It reduces arterial stiffness by around 42 per cent, a dramatic improvement that lowers the risk of heart disease by around 13 per cent, say researchers from the University of Colorado in Boulder.
The antioxidant MitoQ—adapted from Coenzyme Q10—targets the mitochondria, the 'powerhouses' of our cells, and changes the lining of blood vessels (endothelium) to improve their ability to dilate, which increases blood flow.
Within just six weeks, the improvements were so great that the blood vessels were performing as though they were 15 to 20 years 'younger', say the researchers, who tested the supplement on 20 healthy men and women aged between 60 and 79.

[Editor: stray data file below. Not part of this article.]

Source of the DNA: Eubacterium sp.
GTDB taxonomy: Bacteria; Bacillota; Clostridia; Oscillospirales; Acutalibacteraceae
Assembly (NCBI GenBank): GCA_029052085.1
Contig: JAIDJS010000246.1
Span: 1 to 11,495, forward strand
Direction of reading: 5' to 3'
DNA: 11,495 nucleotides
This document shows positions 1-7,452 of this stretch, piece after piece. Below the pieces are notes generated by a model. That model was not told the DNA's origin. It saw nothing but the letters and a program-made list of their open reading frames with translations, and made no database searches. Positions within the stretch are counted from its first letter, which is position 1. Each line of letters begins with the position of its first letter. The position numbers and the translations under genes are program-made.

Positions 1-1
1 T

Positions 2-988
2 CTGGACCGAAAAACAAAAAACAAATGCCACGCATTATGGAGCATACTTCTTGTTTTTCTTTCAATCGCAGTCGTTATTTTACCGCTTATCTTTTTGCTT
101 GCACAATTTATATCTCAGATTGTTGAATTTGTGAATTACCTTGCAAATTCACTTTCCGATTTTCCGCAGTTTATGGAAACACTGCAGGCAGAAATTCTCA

The volunteers were given either MitoQ or a placebo, and then they switched after a two-week 'wash-out'. During the time the volunteers were taking the real supplement, artery dilation improved by 42 per cent.
The study is the first clinical trial to assess the effect of an antioxidant like MitoQ on vascular function. It also puts antioxidants back in the frame after they had been dismissed in other studies as being ineffective. "This study breathes new life into the discredited theory that supplementing the diet with antioxidants can improve health," said Doug Seals, one of the researchers.
MitoQ is at the 'serious' end of supplements, and is considered a nutraceutical, or pharmaceutical-grade vitamin. It has been adapted from the naturally-occurring antioxidant, Coenzyme Q10, to target the mitochondria in cells.